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Philadelphia Preps for Pricey Winter Season

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Philadelphia Preps for Pricey Winter Season


Philadelphia Preps for Pricey Winter Season

Philadelphia Preps for Pricey Winter Season

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  • <iframe src="" width="100%" height="290" frameborder="0" scrolling="no" title="NPR embedded audio player">
  • Transcript

The Energy Department recently announces that home heating bills might increase as much as 50 percent this winter. Fewer cities are more vulnerable to this looming energy crisis than Philadelphia.

ED GORDON, host:

From NPR News, this is NEWS & NOTES. I'm Ed Gordon.

Senator Hillary Clinton and a handful of congressional Democrats urged the Bush administration yesterday to increase funding to the Low Income Energy Assistance Program. The Energy Department recently announced that home heating bills would increase by as much as 50 percent this winter. That will suck hundreds of dollars from Americans' already strained budgets. And without increased federal support, some poor households may have to face the cold and the cost of keeping warm alone.

Few cities are more vulnerable to this looming energy crisis than Philadelphia, Pennsylvania. NPR's Farai Chideya has the story.

FARAI CHIDEYA reporting:

Novaline Whitehead(ph) is 60 years old, divorced and disabled. She pays $600 in rent for her Philadelphia apartment, but she lives on $606 in Social Security disability, plus a small settlement from an accident. And now as winter approaches, she spends her time on the telephone with the gas company trying to keep the heat on.

Mrs. NOVALINE WHITEHEAD: `I don't have $74.' And she said, `Well, Mrs. Whitehead, if you don't have the $74, we're going to have to turn your gas off,' which was slated for the 10th of October. So I said, `Well, you know, you can't get blood from a turnip. If I can't give you $74 to keep it on, what makes you think I can pay you 300 and something dollars to turn it back on?'

CHIDEYA: But Pennsylvania residents like Whitehead may face a steeper battle than usual. A Pennsylvania law passed last November lets utility customers ask cut-off customers to pay $1,500 to reconnect. This is the first full winter the law will be in effect.

Ms. LIZ ROBINSON (Executive Director, Energy Coordinating Agency of Philadelphia): Utility terminations statewide have risen by 58 percent.

CHIDEYA: Liz Robinson is the executive director of the non-profit Energy Coordinating Agency of Philadelphia, one of the poorest cities in the country.

Ms. ROBINSON: In Philadelphia, we have had over 100,000 accounts terminated in the last 12-month period. That's a record for us.

CHIDEYA: While there are a mix of assistance programs from the federal government and the gas company, Pennsylvania is one of the few states that doesn't offer its own program.

Ms. ROBINSON: There just simply isn't the money anywhere in any system. So our neighborhood energy centers have been turning people away already for several months.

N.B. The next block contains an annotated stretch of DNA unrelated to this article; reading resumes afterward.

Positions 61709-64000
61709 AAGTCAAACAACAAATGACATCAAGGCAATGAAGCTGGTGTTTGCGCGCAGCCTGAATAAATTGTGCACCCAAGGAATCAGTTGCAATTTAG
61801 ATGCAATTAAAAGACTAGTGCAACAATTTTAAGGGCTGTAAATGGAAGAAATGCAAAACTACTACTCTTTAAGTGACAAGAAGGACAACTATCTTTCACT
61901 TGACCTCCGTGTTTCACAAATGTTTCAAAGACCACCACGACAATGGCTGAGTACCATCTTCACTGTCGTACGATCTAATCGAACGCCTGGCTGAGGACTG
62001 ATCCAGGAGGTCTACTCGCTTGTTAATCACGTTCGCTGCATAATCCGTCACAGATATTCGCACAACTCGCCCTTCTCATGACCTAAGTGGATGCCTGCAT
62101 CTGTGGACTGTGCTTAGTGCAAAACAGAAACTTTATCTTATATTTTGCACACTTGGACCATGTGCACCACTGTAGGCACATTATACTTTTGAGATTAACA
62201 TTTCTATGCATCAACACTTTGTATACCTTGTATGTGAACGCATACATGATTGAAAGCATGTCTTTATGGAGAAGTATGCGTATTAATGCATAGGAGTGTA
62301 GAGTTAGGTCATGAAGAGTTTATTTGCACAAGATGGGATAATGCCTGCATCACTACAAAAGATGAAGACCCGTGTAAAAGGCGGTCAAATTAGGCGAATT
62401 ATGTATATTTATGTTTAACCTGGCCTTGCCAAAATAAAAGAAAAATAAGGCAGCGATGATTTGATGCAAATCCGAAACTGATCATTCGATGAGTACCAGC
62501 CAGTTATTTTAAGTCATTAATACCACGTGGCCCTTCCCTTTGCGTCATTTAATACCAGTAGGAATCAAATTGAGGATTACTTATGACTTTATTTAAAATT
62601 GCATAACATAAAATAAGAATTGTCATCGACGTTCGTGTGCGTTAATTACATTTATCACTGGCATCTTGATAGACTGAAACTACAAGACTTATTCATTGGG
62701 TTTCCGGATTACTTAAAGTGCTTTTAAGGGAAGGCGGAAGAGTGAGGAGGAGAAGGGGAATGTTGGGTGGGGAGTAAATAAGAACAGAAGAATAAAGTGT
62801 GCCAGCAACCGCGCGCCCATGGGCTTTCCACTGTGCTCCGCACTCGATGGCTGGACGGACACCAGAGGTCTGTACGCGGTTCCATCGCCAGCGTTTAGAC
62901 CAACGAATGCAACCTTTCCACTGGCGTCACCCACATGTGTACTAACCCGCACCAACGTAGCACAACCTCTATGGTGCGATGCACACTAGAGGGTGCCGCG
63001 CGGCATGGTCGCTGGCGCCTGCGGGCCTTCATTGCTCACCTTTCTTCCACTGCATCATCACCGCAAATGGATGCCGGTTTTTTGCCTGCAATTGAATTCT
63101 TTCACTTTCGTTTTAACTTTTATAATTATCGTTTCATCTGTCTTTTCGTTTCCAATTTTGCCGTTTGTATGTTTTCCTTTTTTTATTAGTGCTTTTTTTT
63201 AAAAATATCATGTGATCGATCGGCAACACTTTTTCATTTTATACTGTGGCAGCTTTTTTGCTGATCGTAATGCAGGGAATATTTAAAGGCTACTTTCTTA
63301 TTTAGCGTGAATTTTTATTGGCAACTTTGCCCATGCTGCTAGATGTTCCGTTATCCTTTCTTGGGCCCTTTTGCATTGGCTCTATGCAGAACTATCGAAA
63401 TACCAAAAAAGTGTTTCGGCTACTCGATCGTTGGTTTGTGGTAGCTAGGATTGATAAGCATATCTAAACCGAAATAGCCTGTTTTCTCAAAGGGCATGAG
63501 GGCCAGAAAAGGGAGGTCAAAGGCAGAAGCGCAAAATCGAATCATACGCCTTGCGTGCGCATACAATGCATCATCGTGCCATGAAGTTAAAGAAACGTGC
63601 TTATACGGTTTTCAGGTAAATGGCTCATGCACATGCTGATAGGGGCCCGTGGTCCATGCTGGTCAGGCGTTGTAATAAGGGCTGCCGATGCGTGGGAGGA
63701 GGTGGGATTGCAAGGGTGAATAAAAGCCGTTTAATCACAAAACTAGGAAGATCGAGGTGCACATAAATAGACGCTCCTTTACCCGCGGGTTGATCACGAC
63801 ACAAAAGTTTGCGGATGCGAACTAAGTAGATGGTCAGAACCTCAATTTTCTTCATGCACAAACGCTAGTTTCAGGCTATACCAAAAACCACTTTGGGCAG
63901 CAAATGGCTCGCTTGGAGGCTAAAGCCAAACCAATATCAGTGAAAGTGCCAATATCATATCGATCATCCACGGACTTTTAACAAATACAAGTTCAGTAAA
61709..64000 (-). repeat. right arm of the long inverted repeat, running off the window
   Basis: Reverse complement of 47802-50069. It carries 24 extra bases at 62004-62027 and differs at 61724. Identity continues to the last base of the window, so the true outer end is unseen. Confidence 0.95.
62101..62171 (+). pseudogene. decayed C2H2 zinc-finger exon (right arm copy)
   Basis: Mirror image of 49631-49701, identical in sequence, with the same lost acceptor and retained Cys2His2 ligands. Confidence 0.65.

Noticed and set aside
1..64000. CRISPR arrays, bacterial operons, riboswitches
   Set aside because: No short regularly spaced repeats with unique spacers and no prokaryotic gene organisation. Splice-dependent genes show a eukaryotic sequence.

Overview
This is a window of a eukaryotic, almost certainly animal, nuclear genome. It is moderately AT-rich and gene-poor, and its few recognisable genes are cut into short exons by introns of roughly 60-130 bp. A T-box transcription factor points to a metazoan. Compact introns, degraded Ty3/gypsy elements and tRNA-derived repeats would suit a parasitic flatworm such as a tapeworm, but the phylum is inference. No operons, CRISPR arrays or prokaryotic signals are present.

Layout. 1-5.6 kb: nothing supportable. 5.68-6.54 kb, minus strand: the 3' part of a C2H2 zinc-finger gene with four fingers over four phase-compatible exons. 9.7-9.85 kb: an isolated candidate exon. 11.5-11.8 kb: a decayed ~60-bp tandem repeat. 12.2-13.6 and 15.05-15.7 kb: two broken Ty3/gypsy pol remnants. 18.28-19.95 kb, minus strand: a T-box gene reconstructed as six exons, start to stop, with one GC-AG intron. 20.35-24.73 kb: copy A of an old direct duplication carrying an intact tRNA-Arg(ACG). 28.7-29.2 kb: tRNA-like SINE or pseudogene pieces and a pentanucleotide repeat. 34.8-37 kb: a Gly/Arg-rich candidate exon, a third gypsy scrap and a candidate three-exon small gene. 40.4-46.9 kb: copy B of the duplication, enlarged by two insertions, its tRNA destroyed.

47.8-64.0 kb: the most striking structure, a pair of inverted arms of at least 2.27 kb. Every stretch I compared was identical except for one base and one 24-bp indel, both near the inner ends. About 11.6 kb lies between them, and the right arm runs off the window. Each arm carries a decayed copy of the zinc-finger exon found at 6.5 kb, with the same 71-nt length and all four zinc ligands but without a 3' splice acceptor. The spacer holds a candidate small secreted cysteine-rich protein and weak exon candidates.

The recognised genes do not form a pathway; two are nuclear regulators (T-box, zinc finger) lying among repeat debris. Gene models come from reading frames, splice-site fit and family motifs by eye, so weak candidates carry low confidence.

CHIDEYA: Robinson says this winter could bring fires, even deaths.

Ms. ROBINSON: What we'll see is an epidemic of kerosene space heaters this winter. The most dramatic thing that happens is that people put gasoline into them and they immediately explode and you get carbon monoxide poisoning. You'll see people leaving their homes if the winter is severe. So you'll see a rise in homelessness. All the repercussions are pretty awful.

CHIDEYA: In fact, the gas company serving Philadelphia, Philadelphia Gas Works, was fined $100,000 for improperly cutting off service to two elderly citizens who froze to death. Spokesperson Doug Oliver says the company has retrained employees, but argues low-income programs cannot fall solely on energy providers.

Mr. DOUG OLIVER (Spokesperson, Philadelphia Gas Works): Unfortunately, while utilities in general provide a basic social service, we are not a social service agency and we cannot give or be expected to just give gas away. What we can do is get people enrolled into programs that they may be eligible for. We can continue to fight, as we are, at both the federal and at the state level for LIHEAP heating funding, Low Income Home Energy Assistance program, to get funds to help people pay these bills.

CHIDEYA: Oliver also points out that Pennsylvanians rejected the chance to fund a state program.

Mr. OLIVER: They spoke very loud and clearly last summer when there was a proposal of a surcharge and said, `No way, nohow.'

CHIDEYA: Joe Rhodes is a former Pennsylvania state representative and former vice chairman of the Pennsylvania Utilities Commission. Now as a private consultant, he was retained by state Representative Dwight Evans to examine the new energy law.

Mr. JOE RHODES (Private Consultant): What this law did was put the rate payer at the mercy of the utility. That's not right.

CHIDEYA: Rhodes compares Hurricane Katrina's devastation of energy industries to an earthquake and the coming winter heating problems as a subsequent tsunami. Only the federal government, he argues, can prevent more deaths.

Mr. RHODES: The federal government has to increase its LIHEAP. And I hear that there's a squabble in the Congress between the Senate and the House and the White House over what ought to be done. There shouldn't be any squabble. We're not talking about hundreds of billions of dollars. We're talking about a couple of billion dollars to make sure that people in this country don't freeze to death this winter.

CHIDEYA: Farai Chideya, NPR News.

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